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While the Oakland A's underwent several significant changes this offseason, one thing remains the same for Bob Melvin's squad — they are still the team to beat in the American League West.
A year after claiming their first division title since 2013, the Green and Gold possess the talent and depth to make it two straight in 2021.
The A's have reached the playoffs in each of the last three seasons, and this year's club might be the best of the bunch. Sure, the roster will look a little different — gone are mainstays like Marcus Semien, Khris Davis, and Liam Hendriks — but Billy Beane and David Forst used every ounce of creativity to fill those voids, and then some.
With all of that in mind, here are five major storylines to monitor this season in Oakland:
Last year, the A's not only won their first postseason series since 2006, but they did it without arguably their best player. All-Star third baseman Matt Chapman missed the final 30 games of the season, including the playoffs, with a hip injury that required surgery. Now, by all accounts, he's back at 100 percent and ready to make up for lost time.
Chapman, 27, launched three home runs in his 39 Spring Training at-bats while dazzling crowds with some of his patented defensive gems at third base. The two-time Platinum Glove Award winner should take the A's infield defense to another level, while his powerful bat will be a welcome addition in the middle of the lineup.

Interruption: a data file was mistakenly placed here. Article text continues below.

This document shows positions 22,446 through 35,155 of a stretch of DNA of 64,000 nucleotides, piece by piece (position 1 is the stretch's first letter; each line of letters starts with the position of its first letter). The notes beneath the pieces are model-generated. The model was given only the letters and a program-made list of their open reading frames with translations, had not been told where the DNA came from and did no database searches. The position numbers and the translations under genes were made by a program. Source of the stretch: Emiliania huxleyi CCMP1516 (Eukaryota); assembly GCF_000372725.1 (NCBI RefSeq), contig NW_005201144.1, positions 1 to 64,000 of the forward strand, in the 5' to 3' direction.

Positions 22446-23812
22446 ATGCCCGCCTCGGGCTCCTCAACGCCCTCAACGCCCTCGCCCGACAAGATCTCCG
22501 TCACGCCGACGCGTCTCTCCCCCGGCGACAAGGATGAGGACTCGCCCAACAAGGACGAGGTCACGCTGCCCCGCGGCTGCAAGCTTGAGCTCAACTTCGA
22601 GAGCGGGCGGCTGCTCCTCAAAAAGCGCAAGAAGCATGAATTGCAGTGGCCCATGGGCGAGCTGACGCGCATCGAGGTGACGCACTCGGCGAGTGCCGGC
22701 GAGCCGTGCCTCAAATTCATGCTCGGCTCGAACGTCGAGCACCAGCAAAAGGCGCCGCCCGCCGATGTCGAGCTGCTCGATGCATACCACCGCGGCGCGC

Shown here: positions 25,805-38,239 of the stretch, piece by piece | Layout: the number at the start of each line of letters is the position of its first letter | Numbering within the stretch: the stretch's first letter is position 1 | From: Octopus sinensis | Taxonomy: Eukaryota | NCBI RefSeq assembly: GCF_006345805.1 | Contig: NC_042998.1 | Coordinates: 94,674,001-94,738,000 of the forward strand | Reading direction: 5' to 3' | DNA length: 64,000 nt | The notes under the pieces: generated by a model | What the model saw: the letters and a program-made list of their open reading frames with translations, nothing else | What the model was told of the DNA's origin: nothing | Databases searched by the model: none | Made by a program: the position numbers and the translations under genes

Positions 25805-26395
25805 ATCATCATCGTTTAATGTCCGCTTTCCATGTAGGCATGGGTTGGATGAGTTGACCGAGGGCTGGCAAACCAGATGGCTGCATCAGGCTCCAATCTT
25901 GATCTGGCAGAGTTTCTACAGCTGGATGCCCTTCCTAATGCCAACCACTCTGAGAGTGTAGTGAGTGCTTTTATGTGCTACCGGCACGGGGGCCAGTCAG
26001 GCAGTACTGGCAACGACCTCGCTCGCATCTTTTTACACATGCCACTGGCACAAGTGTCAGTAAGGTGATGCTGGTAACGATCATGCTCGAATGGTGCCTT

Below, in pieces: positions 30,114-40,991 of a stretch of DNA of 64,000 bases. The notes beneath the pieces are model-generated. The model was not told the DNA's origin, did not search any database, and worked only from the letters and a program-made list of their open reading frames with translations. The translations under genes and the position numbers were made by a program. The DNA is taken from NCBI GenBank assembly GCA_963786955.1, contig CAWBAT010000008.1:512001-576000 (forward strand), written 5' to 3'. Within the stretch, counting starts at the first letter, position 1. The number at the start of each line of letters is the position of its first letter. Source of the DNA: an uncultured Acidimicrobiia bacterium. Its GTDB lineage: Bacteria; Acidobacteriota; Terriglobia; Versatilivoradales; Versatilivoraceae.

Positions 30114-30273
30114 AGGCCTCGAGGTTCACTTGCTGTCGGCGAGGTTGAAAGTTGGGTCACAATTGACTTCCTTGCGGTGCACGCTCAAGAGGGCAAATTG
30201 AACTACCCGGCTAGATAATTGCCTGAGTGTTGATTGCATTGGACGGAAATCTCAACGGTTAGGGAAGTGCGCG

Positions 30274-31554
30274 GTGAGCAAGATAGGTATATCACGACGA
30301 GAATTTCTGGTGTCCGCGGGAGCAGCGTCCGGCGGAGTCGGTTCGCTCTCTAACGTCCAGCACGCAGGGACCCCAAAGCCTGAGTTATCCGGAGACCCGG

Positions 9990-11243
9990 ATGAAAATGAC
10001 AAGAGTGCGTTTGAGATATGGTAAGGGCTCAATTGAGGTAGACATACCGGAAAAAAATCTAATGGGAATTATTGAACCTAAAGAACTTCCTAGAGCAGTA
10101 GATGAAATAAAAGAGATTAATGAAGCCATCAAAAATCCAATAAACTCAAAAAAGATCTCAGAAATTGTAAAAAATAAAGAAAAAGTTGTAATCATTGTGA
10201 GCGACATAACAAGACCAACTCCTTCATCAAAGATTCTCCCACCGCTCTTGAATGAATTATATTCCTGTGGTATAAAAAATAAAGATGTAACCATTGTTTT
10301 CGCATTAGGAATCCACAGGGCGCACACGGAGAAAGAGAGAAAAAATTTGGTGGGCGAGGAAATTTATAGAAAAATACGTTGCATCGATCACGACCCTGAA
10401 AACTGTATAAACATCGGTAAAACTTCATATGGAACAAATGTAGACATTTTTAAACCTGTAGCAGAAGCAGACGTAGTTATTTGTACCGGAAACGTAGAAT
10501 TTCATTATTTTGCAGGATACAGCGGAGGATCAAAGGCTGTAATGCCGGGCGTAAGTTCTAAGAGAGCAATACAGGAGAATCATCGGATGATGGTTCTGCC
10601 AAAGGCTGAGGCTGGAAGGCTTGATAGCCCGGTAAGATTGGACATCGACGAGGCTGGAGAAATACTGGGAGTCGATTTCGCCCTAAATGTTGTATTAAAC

In his last full season, Chapman belted a career-high 36 home runs and posted an impressive .848 OPS. His return this year will lengthen the Oakland lineup and add some much-needed run production in the middle of the order.
At one point this offseason, it appeared the A's bullpen might be the weak link of the team. Hendriks, Oakland's All-Star closer, left in free agency, as did key setup man Joakim Soria. But following a few shrewd moves by Beane and Forst, the pen may actually now be the strength of the roster.
Veteran right-hander Trevor Rosenthal will replace Hendriks in the closer role after signing a one-year, $11 million contract with the A's. The 30-year-old recorded a 1.90 ERA last season with 11 saves, striking out 38 batters in just 23 2/3 innings. Rosenthal's overpowering stuff should lessen the blow of losing Hendriks.
Meanwhile, Oakland also snagged Sergio Romo and Adam Kolarek to join Jake Diekman, Yusmeiro Petit, J.B. Wendelken, and Lou Trivino as Melvin's primary setup options. Romo, 38, agreed to a $2.25 million deal with Oakland and brings a wealth of knowledge, not to mention his nasty slider to the pen.
Kolarek, 32, comes over from the Dodgers, where he went 3-0 with a 0.95 ERA last season. The left-hander owns a career ERA of 3.32 and figures to fit in well at the pitcher-friendly Coliseum.
The A's also bolstered their lineup with a trio of key additions, acquiring Elvis Andrus from the Rangers and signing veteran Mitch Moreland and old friend Jed Lowrie in free agency.
Let's start with Andrus — the two-time All-Star replaces Semien at shortstop and fits in naturally near the top of the lineup. Andrus, 32, is a career .274 hitter and despite a down year last season, he appears to be healthy with plenty of mileage left in the tank. He was also one of the most popular players in the clubhouse during his time in Texas.